The top one shows the asset value (the sum of assumed market prices) in blue and the net capital stock (the building value taking into account depreciation) in red. Naturally the stock has grown over time and houses are of better quality, many having been refurbished and modernised, so we would expect growth in net capital stock. But the overall value of homes in the UK has rocketed.

The second graph maps the building value of UK homes and the difference between that and the total asset value. This gives as the blue line an implied value for the location (land if you like). To get a view of scale I have charted the annual values of GDP and compensation of employees. Something wild seems to have happened in the mid 1990s.

The third graph shows the implied value of location as a proportion of the total value of dwellings. This gives us an approximation of the average amount of the sale price of a house that can be put down to location. This is where we see the trend most clearly. I’m not totally sure why I put a straight trend line on the chart as it implies at the current rate of growth in 50 years the value of a house will be solely down to location. Anyway it was for a visual aid.

Just to test the land/location thing a bit more I tracked the land values data from the Valuations Office Agency for England excluding London against the implied value of location. They are different measures but the tracking was pretty convincing.

And in case you think it is just down to London, land values since the mid 1990s have risen in England as a whole to about the same degree as in London, but obviously London land prices are higher.

This does not mean that London is or isn’t helping to drive the effect, it’s just we’d have to do much closer analysis to know what impact it is having. Also there have been some alterations to the data collection that might understate the impact of some of the more exotically priced London locations.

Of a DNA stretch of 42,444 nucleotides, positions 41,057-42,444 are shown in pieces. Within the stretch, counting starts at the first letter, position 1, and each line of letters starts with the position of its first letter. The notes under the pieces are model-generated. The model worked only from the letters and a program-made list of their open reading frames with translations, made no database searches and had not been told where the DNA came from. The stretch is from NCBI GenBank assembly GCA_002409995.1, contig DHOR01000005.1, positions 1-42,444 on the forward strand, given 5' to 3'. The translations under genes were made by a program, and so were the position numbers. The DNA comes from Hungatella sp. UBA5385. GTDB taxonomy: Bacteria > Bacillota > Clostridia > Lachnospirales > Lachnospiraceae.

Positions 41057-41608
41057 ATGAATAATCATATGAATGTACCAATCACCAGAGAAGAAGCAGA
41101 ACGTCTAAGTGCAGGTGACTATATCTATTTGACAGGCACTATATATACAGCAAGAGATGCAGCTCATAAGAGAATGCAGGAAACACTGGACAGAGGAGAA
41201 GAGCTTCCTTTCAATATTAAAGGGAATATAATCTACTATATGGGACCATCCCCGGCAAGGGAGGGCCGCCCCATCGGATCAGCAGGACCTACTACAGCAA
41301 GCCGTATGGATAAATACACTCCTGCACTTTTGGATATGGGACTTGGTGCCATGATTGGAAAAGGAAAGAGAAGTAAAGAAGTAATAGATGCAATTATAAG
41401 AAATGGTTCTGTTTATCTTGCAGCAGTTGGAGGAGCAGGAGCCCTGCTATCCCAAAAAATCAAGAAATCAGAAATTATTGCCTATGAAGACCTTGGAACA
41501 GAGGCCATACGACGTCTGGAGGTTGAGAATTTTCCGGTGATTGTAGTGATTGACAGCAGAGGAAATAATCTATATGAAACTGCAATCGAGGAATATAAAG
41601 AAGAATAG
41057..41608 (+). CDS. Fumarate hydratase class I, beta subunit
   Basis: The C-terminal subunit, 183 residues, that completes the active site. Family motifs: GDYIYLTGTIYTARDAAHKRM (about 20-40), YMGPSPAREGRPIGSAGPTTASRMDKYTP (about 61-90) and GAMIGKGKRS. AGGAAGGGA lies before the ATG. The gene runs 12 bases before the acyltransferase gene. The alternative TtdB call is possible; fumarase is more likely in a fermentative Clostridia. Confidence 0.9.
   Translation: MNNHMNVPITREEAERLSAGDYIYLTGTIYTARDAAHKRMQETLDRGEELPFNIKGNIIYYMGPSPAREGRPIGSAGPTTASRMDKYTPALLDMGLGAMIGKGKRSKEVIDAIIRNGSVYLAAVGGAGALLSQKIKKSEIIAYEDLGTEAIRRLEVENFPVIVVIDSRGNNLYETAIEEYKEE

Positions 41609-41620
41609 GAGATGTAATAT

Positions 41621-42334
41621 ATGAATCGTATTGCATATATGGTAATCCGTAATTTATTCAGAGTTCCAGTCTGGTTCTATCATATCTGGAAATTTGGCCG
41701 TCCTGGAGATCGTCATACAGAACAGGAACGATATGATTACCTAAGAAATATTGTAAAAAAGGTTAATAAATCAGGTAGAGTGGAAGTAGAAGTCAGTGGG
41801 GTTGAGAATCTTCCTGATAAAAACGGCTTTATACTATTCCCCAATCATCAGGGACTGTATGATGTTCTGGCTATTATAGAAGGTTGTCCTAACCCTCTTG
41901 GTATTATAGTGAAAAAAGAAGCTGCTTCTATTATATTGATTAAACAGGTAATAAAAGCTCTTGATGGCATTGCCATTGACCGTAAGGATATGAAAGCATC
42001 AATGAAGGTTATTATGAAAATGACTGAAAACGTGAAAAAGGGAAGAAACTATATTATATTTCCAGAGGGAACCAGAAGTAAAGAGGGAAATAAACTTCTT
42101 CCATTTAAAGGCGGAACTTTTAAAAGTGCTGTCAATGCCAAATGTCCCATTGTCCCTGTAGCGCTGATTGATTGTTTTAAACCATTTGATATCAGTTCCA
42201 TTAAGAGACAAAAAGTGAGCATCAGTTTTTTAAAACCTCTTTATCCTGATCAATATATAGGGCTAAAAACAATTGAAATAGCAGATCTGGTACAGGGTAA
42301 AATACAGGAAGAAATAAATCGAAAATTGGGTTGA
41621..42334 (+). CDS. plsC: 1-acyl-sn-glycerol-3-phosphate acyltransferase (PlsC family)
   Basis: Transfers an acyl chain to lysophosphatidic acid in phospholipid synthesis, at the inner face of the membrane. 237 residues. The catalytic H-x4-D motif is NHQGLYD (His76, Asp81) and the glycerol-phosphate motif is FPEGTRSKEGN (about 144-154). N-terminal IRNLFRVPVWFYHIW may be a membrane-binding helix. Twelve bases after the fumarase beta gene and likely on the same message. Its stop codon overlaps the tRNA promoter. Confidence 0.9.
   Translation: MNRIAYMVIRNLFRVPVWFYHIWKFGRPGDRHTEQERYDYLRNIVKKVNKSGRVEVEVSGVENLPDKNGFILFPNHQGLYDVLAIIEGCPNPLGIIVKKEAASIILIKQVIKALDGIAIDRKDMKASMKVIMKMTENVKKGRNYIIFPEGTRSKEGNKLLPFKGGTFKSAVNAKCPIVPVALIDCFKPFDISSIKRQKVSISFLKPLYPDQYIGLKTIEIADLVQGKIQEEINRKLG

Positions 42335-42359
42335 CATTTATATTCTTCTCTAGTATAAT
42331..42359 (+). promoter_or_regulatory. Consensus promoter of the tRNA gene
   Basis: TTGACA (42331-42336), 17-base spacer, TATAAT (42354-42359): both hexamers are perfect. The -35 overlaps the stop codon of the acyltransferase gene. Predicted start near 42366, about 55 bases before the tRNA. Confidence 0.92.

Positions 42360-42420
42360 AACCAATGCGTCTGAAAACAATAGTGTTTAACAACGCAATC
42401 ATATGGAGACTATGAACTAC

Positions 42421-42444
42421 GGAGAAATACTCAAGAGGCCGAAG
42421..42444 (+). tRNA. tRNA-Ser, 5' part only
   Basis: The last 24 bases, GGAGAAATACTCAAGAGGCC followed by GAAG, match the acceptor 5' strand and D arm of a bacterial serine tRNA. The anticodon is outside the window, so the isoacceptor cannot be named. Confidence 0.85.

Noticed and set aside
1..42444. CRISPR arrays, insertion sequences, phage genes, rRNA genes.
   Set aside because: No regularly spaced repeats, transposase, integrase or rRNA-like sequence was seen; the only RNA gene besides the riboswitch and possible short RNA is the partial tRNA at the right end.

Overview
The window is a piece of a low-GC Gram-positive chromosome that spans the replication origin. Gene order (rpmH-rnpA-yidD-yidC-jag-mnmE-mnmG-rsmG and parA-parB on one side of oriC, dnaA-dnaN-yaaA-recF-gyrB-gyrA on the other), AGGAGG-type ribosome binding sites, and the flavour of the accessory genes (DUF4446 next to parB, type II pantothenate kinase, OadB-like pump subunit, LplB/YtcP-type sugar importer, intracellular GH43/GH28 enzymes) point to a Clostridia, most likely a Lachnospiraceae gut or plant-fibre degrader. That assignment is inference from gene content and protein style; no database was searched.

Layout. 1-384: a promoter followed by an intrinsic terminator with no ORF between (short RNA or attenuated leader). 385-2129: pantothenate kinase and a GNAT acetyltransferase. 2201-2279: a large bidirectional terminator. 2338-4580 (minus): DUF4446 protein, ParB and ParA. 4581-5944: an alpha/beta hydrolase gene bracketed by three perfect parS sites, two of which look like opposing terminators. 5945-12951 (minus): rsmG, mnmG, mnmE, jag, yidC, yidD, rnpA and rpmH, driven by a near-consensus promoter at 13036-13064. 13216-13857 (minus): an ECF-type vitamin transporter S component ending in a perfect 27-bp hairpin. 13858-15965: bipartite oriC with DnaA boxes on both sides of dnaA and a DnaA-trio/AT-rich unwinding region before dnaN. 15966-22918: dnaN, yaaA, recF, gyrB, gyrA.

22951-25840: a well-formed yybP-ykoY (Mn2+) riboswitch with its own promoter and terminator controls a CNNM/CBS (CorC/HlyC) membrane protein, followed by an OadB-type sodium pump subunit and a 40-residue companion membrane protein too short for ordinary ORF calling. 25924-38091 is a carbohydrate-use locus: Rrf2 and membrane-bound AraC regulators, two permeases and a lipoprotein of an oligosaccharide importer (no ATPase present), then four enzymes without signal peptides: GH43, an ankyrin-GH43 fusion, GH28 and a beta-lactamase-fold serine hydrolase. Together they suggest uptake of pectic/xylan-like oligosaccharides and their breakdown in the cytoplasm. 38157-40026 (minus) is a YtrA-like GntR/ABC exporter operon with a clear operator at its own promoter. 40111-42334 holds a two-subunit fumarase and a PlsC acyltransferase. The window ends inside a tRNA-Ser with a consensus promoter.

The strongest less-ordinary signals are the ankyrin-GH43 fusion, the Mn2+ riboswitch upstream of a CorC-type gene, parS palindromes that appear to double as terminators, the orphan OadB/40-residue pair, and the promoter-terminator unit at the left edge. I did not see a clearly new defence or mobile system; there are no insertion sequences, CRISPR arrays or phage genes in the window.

Now the final graph is an old one I have on the stocks. It shows very crudely the house prices to earnings ratio from the 1930s. Again something wild seems to have occurred in the mid 1990s.

It seems rather extreme until you actually examine in a bit more detail what people were earning and how much a house cost at each point.

I’ve put together a table of the average annual earnings of a building worker and the average house price for each decade from 1930 to 2010. This comes from various sources (including Mitchell’s British Historical Statistics and ONS), so I don’t pretend this is academically rigorous, but it is pretty indicative. For 1940 I have used 1938 data for obvious reasons.

What it tells us is that in the 1930s you could buy a house for between three and four times a building worker’s annual income. In 2010 it took seven and a half builder’s annual incomes to buy a house. And in reality the house being bought in 2010 would probably be smaller and have far less garden.

But land prices in the 1930 could be as low as 2% of the sale price. Basically a house in the 1930s was the price paid for the sweat of labour, the application of skills, the costs of material and the builder’s profit.

From the data above, unharnessed, one can start drawing some pretty profound conclusions. I’ll hold back at this point, but time permitting it is worth looking at why we have to take far more account of location as a concept when we talk about housing.

But there are a couple of thoughts, although not particularly original, that come into my head and are perhaps worth noting here.

House prices are not related simply to the cost to create somewhere to live. And, land in this context appears to get most of its value from what everyone around it does and did. It is perhaps odd, but yet instructive, to think that its value may have been in large part created by incidental actions of people long since dead.